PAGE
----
corn drought
© Gannett Central WisconsinCentral Wiscconsin farmers say crops are 100 days behind because of drought.

Governor Jim Doyle has declared a state of emergency in 41 counties Wednesday because of drought conditions.

The declaration includes Portage, Wood and Marathon counties, and most of the state north of Adams County.

Portage and Wood counties are about 6 inches below normal for rainfall, said Jack Bourget, manager for Portage and Wood counties' Farm Service Agency office. The area is also about 100 growing days behind normal, mostly because of a lack of heat and humidity.

The latest crop progress report issued by the USDA found that more than half of the state's soil moisture is considered low.

The declaration allows the Department of Natural Resources to expedite farmers' requests for temporary irrigation permits to use stream or lake water to irrigate their crops, said Randy Romanski, deputy secretary of the Wisconsin Department of Agriculture, Trade and Consumer Protection.

Barring an extention by the Legislature, temporary permits will be in effect until Sept. 11.

"It's a proactive way to help those farmers try and get some water on their crops before it's too late," Romanski said.

The declaration only affects irrigation. Should Doyle seek a federal state of emergency for certain counties or the entire state because of drought, he would have to issue a separate request, Romanski said.

"There are two distinct steps to the process," Romanski said. "If drought conditions are really bad, then a different request is made by the governor to the USDA secretary to request emergency declarations for drought conditions. That means that there has been a certain percentage of crop loss. I believe it's 30 percent."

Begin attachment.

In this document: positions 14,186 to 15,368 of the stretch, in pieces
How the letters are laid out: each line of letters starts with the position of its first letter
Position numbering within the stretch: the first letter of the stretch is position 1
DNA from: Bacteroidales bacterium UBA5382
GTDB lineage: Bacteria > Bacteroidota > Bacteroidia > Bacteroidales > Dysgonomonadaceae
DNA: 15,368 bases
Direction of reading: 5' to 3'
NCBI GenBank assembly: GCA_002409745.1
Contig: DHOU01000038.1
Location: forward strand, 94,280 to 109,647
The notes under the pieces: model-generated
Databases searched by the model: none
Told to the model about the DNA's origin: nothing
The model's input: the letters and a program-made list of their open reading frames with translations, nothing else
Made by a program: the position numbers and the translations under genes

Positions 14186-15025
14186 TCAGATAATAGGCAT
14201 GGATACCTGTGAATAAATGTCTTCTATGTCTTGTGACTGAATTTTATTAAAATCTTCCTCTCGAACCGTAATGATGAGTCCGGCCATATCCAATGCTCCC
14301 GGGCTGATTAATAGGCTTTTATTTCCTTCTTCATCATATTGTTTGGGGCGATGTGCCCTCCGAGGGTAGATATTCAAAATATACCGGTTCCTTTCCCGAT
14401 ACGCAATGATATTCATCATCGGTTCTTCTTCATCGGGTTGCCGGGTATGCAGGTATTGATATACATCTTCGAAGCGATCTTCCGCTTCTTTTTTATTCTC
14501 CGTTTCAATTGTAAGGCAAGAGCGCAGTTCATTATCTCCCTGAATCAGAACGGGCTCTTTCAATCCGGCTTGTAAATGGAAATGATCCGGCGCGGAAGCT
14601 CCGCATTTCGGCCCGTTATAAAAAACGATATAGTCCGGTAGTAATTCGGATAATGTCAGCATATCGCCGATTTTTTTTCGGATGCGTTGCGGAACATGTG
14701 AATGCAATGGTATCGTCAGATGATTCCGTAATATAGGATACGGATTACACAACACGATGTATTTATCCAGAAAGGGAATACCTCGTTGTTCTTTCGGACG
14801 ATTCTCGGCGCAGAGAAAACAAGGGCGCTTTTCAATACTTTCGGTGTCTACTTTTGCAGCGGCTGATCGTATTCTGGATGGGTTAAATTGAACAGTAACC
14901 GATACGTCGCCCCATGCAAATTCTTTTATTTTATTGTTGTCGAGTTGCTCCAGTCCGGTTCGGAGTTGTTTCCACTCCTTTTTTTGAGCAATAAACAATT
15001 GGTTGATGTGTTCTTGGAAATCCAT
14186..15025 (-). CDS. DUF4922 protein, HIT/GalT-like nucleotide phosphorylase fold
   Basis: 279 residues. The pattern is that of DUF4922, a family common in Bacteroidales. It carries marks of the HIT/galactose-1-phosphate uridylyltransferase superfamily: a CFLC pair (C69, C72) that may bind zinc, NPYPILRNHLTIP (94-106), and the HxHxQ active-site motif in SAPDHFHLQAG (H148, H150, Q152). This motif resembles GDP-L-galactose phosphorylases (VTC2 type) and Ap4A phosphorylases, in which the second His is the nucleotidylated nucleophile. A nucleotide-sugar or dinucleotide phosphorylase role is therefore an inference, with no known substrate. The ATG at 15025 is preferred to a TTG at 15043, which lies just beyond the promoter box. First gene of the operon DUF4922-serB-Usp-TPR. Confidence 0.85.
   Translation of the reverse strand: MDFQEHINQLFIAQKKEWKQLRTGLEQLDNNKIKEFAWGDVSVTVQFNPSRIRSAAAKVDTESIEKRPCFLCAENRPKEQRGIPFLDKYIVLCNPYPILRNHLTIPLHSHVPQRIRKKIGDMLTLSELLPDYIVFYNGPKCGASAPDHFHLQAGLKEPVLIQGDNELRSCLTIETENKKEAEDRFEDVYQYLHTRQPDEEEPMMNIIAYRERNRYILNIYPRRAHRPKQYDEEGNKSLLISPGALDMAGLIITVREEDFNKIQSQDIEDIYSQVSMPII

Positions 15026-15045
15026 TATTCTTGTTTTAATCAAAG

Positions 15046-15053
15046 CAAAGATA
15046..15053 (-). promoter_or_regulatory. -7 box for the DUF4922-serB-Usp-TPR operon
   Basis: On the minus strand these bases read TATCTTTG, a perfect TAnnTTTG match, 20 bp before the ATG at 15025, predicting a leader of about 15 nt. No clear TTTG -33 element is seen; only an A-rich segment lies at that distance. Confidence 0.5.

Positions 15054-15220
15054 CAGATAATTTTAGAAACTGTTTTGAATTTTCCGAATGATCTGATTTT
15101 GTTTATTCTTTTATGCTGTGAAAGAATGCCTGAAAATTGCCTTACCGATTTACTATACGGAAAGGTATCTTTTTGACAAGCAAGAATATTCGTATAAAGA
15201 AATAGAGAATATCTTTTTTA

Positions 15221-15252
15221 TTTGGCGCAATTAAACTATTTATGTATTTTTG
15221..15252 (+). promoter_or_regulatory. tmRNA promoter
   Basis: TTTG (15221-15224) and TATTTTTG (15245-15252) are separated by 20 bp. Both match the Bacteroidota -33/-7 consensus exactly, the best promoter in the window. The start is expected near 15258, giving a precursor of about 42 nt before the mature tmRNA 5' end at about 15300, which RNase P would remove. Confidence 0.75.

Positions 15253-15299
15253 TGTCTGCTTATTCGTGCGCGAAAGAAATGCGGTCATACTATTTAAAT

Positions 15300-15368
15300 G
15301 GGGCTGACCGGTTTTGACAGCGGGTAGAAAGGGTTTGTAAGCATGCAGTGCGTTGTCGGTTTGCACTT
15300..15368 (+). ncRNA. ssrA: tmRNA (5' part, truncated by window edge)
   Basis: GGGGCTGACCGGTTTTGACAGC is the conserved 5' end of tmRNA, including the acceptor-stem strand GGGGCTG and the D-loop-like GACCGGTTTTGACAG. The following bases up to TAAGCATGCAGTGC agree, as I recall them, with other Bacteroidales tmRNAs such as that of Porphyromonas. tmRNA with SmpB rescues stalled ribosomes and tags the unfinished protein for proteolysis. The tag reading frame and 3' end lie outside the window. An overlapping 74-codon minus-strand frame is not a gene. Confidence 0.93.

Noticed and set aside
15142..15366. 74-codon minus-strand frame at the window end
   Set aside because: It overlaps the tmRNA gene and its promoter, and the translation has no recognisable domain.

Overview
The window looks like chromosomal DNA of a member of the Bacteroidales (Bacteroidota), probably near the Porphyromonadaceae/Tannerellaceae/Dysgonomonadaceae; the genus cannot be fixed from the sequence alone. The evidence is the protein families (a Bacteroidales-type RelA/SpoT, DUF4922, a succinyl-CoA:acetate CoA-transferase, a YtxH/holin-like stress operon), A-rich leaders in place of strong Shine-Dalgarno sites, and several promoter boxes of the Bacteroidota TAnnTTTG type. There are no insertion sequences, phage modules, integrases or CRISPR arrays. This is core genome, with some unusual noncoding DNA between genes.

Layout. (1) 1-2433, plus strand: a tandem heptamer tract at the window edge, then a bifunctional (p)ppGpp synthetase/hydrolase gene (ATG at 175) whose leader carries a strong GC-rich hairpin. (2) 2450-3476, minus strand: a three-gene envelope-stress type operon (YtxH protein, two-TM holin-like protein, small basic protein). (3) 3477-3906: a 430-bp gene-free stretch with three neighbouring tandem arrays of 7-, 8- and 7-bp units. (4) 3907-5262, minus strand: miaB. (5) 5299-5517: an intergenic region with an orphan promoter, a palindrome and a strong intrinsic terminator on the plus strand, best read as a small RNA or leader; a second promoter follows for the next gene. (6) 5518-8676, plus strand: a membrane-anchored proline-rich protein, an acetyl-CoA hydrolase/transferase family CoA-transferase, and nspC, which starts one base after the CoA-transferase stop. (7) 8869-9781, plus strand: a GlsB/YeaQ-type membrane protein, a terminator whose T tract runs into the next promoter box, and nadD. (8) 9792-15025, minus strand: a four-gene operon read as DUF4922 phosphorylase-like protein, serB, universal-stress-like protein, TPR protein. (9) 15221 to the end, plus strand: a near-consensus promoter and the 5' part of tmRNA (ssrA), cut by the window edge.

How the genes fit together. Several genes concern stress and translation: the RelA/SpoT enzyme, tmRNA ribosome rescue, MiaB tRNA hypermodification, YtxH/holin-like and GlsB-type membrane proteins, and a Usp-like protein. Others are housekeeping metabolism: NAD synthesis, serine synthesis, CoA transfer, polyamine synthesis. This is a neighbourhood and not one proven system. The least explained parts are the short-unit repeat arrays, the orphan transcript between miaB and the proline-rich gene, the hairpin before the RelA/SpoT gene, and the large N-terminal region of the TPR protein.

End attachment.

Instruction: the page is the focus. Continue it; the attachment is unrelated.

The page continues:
According to a USDA's crop report issued Aug. 5, Wisconsin farmers are projected to harvest 384.7 million bushels of corn this fall, about 10 million bushels less than last year. Some of the drop is because farmers planted about 30,000 fewer acres of corn this year. The rest has been caused by a cooler than normal growing season so far, crop statistician Steve Stockdale said.

If Doyle were to request federal emergency declaration and USDA Secretary Tom Vilsack agreed, farmers could take advantage of federal programs, such as the Supplemental Assistance Payments, which assists growers who have suffered losses because of price fluctuations or poor yields.

Romanski said there have been discussions with federal and state agencies about whether a disaster declaration should be sent to Vilsack, but no decision has been made.